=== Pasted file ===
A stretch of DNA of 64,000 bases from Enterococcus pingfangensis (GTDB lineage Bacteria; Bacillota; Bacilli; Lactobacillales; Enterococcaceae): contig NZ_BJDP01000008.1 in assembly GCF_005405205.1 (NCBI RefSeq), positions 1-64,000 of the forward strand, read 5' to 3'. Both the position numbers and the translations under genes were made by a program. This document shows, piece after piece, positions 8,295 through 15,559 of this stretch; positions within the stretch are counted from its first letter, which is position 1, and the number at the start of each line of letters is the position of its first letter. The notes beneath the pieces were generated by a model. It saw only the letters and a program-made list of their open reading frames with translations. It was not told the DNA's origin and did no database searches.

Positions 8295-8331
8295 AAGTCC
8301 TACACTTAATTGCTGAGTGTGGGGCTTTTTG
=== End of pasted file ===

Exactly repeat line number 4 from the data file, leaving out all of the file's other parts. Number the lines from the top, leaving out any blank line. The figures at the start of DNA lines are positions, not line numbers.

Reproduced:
8301 TACACTTAATTGCTGAGTGTGGGGCTTTTTG